The EU has finally agreed to eliminate export subsidies…three cheers!

As long as I have been commenting on the CAP, its most criticized feature has been its use of export subsidies, also called export refunds. In the late 1980s and early 1990s, the EU was spending €10 billion a year on export subsidies, almost one-third of the CAP budget, in order to allow traders to get rid of the EU’s growing export surpluses by paying the difference between the EU’s high internal prices and lower world market prices.
Export subsidies allowed EU exporters to grab market share in import markets from competing exporters, put downward pressure on the level of world market prices, and competed unfairly with local producers in many developing countries.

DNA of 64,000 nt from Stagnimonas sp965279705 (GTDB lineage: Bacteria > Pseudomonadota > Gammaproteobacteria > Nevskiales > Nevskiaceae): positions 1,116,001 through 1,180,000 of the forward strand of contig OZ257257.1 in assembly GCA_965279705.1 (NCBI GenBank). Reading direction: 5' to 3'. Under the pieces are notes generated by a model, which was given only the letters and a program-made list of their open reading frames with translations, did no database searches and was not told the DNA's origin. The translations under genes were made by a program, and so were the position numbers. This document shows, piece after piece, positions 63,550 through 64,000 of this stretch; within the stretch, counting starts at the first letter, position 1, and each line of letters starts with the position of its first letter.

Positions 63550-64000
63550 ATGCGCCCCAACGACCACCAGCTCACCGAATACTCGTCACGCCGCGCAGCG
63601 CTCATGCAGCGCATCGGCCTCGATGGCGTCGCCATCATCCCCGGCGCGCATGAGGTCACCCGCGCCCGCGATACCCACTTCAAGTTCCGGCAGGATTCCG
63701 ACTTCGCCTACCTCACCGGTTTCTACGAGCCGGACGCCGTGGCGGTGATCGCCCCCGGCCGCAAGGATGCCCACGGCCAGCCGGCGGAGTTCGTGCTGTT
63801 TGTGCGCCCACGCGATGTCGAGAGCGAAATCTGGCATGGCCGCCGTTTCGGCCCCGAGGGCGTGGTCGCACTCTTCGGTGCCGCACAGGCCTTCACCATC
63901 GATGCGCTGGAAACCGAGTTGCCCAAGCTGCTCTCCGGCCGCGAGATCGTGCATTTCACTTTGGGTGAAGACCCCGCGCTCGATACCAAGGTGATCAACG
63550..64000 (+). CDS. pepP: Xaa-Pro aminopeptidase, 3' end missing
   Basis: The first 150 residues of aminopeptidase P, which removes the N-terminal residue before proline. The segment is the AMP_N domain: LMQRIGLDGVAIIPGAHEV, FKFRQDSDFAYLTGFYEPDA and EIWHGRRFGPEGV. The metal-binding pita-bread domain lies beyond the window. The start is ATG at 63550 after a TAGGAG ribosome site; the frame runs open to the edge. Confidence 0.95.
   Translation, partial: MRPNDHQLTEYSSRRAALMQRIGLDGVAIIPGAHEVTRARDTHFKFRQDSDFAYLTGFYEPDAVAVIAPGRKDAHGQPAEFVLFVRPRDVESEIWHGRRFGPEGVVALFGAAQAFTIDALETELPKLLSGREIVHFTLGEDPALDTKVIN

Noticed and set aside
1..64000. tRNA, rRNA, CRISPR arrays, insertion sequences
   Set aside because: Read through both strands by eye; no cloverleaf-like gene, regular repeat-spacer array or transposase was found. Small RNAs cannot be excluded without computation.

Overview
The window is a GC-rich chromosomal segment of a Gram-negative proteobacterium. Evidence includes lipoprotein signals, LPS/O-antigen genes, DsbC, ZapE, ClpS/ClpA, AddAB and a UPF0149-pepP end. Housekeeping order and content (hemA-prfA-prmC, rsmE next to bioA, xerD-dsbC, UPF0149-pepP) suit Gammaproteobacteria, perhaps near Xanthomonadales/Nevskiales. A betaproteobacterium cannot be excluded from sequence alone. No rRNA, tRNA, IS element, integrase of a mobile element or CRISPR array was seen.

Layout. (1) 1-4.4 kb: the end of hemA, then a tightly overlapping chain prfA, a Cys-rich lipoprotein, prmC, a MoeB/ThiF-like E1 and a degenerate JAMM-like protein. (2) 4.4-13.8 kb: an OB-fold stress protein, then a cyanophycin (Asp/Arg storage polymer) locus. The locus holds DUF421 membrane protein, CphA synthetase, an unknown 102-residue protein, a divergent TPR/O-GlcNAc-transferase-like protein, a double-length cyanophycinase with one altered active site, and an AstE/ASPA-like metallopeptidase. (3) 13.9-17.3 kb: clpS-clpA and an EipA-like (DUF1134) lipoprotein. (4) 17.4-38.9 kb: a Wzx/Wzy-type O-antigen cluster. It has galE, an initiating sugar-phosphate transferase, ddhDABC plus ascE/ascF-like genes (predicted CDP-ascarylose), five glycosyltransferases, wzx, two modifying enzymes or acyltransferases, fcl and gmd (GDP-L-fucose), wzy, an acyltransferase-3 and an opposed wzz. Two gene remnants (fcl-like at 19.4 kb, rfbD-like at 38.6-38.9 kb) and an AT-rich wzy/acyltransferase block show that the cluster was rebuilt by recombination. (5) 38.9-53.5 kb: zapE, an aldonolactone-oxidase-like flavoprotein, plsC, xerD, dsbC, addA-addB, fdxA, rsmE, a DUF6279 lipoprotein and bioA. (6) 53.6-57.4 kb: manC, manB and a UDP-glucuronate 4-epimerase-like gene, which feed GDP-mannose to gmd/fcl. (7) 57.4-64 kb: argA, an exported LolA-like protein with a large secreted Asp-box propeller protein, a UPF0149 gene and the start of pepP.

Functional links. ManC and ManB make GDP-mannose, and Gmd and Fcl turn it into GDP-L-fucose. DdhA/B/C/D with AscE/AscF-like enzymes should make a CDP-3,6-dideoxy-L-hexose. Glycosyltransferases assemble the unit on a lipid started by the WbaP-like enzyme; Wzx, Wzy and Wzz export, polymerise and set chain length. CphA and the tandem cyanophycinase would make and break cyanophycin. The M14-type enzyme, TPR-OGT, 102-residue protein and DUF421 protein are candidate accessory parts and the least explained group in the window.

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Lessons from the 2009 EU dairy market crisis

The EU dairy market is now recovering from the severe drop in milk prices in 2009. Perhaps the clearest sign of this recovery is the setting of export refunds on dairy products to zero since mid-November, as world market prices for dairy products have strengthened in recent months.

It is thus an opportune time to evaluate the EU’s response to the crisis, and to see what lessons might be drawn for how the Union can address similar problems in other farm sectors in the future. My view is that there is a lot to be learned from the dairy crisis, and that the outgoing Commissioner deserves credit for the way she handled it.

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